My Response to 'You Have Asperger's, You're Not Autistic.'

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Not too long after I was diagnosed with autism spectrum disorder, I had a phone conversation with a friend. I chose to tell her I had Asperger’s, even though that wasn’t technically the diagnosis. It would be if I’d been diagnosed a few years earlier. I made some type of joke (can’t remember exactly what it was about) and said, “now that I’m autistic…”

She said, “You have Asperger’s; you’re not autistic.”

But Asperger’s is on the spectrum. The DSM doesn’t use it as a diagnosis anymore, but I still find myself using the term every once in awhile.

What she probably meant is what a lot of parents of autistic children would mean if they said something like, “You’re not like my child. You can speak and have a job as a writer.” Or, “You have an apartment and live on your own.” The stereotypes seem endless.

I was autistic on the phone with my friend, I have been all of my life, and I will remain autistic until the day I die. I find it unfortunate that certain beliefs still exist. I’m supposed to look or behave in a certain way, otherwise there’s no way I could be autistic in some people’s eyes. I wish more people would read about autism or listen to autistic people and not just remember the movie “Rain Man.” No, I can’t count toothpicks that have fallen on the floor. I am a decent artist, though. I will give myself that.

I am autistic, like it or not. And I’m no less than a neurotypical person.

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Thinkstock photo by Lisa Anfisa

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Why Eye Contact Can Be Difficult for People on the Autism Spectrum

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People on the autism spectrum describe why eye contact can be difficult.

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Comic Redesigns the Autism Spectrum to Crush Stereotypes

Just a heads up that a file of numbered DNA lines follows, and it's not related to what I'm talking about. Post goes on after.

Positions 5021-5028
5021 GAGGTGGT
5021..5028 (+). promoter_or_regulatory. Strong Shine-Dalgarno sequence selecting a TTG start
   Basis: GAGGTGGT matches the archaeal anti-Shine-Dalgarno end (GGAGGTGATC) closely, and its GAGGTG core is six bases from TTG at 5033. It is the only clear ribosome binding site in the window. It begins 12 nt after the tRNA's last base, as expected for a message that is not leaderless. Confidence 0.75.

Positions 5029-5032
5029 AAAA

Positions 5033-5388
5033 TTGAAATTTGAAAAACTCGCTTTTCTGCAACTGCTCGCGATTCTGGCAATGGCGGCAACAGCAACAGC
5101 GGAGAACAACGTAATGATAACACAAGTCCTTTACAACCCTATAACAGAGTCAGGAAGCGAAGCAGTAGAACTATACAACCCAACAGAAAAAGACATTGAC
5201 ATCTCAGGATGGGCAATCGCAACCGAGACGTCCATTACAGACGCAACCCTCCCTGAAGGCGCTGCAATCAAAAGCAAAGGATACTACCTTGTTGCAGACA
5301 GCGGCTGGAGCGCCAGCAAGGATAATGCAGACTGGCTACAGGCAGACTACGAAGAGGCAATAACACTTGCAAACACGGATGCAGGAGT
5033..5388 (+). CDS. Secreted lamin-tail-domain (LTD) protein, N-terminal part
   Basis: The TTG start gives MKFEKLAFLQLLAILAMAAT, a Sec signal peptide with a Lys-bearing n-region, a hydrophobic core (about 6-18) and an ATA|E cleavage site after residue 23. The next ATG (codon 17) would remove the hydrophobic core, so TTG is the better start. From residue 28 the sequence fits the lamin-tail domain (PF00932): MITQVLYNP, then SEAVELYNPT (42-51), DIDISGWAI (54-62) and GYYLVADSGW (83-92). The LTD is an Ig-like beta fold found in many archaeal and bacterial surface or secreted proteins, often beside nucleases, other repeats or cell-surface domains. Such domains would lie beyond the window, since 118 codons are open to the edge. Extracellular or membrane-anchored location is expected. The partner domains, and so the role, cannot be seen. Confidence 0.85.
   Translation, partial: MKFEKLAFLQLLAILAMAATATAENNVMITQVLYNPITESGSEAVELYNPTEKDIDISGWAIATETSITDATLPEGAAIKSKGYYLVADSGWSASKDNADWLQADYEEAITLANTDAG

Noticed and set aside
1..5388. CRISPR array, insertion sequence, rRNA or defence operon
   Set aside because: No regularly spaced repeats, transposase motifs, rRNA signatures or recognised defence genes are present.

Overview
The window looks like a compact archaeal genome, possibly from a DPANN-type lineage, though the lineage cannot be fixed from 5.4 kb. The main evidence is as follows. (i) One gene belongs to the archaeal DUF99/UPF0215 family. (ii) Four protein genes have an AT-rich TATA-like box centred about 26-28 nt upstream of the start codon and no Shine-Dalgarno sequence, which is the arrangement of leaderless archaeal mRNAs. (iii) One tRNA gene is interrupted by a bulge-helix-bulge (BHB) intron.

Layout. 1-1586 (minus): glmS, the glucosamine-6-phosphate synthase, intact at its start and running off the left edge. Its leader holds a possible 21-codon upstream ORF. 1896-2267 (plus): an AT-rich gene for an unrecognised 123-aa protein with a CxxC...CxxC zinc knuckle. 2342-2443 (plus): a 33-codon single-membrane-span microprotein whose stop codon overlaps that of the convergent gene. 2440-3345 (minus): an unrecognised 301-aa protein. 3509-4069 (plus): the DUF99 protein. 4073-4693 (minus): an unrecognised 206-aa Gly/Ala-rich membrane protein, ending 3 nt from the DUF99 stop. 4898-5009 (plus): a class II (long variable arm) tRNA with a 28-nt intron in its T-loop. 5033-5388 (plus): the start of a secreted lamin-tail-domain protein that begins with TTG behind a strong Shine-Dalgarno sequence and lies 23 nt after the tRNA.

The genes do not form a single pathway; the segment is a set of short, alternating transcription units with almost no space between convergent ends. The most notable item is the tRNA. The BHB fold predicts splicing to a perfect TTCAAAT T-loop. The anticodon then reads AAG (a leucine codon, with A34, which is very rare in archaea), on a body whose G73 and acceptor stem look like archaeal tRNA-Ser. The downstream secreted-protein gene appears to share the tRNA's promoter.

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Comic redesigns what the autism spectrum means and looks like to her to help crush stereotypes around ASD.

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Chuck E. Cheese's Adds Sensory-Friendly Events to More Locations

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Update: Chuck E. Cheese’s announced in a press release plans to expand its sensory-friendly programming to all U.S.-based Chuck E. Cheese’s locations starting later this year. 

Over the past few months, several major companies, including Target, Toys “R” Us and Costco, have announced sensory-friendly events for people on the autism spectrum. Unfortunately, many of these events have been limited to one or two locations, making it hard for people beyond those locations to participate. Now, Chuck E. Cheese’s, in partnership with the Center for Autism and Related Disorders (CARD), is expanding their “Sensory Sensitive Sundays” program to include an additional 54 locations.

Chuck E. Cheese’s already hosts regular “Sensory Sensitive Sundays” at it’s Attleboro, Massachusetts and Glen Burnie, Maryland locations. In addition to its other locations, Chuck E. Cheese’s is adding sensory-friendly events to every one of its New York, New Jersey and New England locations – 54 venues in total.

The first of the new “Sensory Friendly Sundays” will be held on Sunday, January 8 from 9 a.m. to 11 a.m., before Chuck E. Cheese’s opens to the general public. Following the January 8 event, Sensory Sensitive Sundays will be held on the first Sunday of each month – including February 5, March 5, April 2 and May 7 – at all locations.

As part of the sensory-sensitive event, Chuck E. Cheese’s will dim the lights; turn off the radio, music and shows; exclude costumed characters – including the Chuck E. Cheese’s mouse mascot – from walking around the venue; allow outside food for children with special dietary needs and provide sensory-friendly training for staff members.

A spokesperson for CARD told The Mighty that these new programs are not mainstays, rather they are being tested, and, if all goes well, more events will be rolled out nationally over the next year.

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Photo credit: Mike Mozart

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Amy Gravino - Autism Advocate

Diagnosed with Asperger’s Syndrome at age 11, Amy Gravino is now a national public speaker, author, autism consultant, and Certified Autism Specialist.

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People With Autism Explain What Stimming Feels Like

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